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Homegrown Veggies In The Big City

Homegrown fruits and vegetables aren't just for farmers anymore.

The Early Show gardening expert Charlie Dimmock offered some alternatives for those who have limited space to work with.

If you don't have room for a vegetable garden, or don't want the work, you can still plant fruits, vegetables and herbs in large planters and pots.

One way to grow several herbs at one time is to create a "themed" container. For instance, Dimmock made Thai container that contained lemongrass, chili peppers, mint, sweet basil and coriander, all common ingredients in Thai cooking.

According to Dimmock, hanging baskets are a good way to grow fruits like strawberries. The lacy plants are attractive and if buy hanging baskets with water reservoirs, they're also low maintenence.

Window boxes are also a popular way to grow herbs, said Dimmock. And if you can't have the boxes, hanging baskets are another option. You'll have more success planting leafy herbs such as basil, mint and parsley in baskets, while larger Mediterranean herbs such as rosemary do better in the ground.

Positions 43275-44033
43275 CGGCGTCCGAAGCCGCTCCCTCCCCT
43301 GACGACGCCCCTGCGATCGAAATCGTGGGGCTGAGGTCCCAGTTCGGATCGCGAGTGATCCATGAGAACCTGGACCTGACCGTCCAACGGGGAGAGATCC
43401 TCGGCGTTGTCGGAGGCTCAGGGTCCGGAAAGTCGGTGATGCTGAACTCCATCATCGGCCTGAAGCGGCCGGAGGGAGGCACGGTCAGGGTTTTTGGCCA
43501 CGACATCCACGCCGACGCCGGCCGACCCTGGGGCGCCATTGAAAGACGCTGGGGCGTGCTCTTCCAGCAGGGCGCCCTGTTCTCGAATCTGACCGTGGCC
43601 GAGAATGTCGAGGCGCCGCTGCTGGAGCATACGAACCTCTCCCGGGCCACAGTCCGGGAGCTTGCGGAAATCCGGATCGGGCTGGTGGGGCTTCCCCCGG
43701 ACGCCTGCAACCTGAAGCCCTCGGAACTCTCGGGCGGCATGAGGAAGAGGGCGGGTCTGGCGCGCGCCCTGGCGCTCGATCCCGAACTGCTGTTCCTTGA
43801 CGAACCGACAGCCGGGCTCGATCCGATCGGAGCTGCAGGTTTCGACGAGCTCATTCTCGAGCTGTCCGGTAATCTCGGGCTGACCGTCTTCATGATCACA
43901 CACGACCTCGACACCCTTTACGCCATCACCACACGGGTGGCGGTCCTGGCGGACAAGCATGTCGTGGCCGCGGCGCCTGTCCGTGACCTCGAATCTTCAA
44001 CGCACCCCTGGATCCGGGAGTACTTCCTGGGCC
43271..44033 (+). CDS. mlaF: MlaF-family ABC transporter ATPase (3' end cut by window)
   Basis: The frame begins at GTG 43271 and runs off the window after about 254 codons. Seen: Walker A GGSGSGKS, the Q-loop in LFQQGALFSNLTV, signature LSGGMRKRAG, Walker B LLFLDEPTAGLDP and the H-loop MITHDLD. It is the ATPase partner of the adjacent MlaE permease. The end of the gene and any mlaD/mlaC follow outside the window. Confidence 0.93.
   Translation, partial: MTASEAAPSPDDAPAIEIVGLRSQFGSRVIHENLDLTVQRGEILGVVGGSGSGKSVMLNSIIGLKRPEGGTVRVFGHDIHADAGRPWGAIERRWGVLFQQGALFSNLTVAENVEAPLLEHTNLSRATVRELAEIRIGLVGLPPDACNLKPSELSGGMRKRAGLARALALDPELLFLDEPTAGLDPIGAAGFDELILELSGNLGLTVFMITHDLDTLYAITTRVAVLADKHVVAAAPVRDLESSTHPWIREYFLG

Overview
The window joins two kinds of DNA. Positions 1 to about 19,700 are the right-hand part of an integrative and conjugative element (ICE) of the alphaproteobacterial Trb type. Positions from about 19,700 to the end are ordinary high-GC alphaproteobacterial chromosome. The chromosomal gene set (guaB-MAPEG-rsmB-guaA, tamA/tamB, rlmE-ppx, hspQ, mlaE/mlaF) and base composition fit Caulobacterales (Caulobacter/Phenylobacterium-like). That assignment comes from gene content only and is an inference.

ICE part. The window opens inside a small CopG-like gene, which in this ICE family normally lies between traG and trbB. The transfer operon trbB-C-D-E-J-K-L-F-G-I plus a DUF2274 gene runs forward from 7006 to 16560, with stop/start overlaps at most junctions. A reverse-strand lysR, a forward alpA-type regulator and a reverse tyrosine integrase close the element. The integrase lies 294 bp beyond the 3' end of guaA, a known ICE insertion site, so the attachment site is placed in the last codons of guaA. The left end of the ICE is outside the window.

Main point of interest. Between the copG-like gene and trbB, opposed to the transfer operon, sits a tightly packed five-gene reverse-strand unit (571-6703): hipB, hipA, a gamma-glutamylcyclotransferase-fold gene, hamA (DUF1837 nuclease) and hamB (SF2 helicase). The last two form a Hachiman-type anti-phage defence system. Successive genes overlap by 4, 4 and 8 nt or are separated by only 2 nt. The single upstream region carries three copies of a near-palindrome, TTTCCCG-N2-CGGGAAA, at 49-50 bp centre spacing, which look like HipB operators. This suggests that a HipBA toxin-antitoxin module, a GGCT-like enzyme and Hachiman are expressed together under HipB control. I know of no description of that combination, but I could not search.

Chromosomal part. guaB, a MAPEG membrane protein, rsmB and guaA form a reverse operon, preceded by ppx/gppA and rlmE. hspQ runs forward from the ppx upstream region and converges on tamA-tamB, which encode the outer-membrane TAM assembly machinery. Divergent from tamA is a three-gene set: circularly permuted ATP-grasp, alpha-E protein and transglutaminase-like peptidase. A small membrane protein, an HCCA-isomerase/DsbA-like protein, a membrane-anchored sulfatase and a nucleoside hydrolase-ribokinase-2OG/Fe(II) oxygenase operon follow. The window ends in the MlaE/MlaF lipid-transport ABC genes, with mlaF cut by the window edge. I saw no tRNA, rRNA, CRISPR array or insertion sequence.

Dimmock recommends including some edible flowers in your plantings as well. Flowers from any herb are safe to eat, such as chive or arugula flowers, and plants like pansies also have edible blooms. You'll find that only flowers from herb plants tend to have much flavor — the others simply add color and interest to your salads or desserts.

For those with more land to work with, Dimmock presented some interesting ways to add fruits and vegetables to your flower garden. Traditionally, vegetables and fruits grow in a greenhouse or in a vegetable plot, but you can use them to dress up the borders of your flower garden.

For example, Dimmock suggests putting in a row of lettuce at the front of a border, because the plants look pretty and suppress a lot of weeds. Bonus points: the lettuce will be ready to pick in about two to three weeks.

Once they come up to the stage of cutting, you will need to sow some more so that you can maintain a succession of lettuce. The best thing to do is plant them in cell pots rather in the ground — that way, when you won't damage them when you transplant them into the ground. Dimmock suggests putting in about two or three seeds per pot and leave the pot on the kitchen windowsill or greenhouse. They'll be up within three to four days.

Dimmock was even able to use tomato plants in an ornamental way. Plant a tall one in the center of the garden that will need to be staked, and smaller ones around the front of the garden.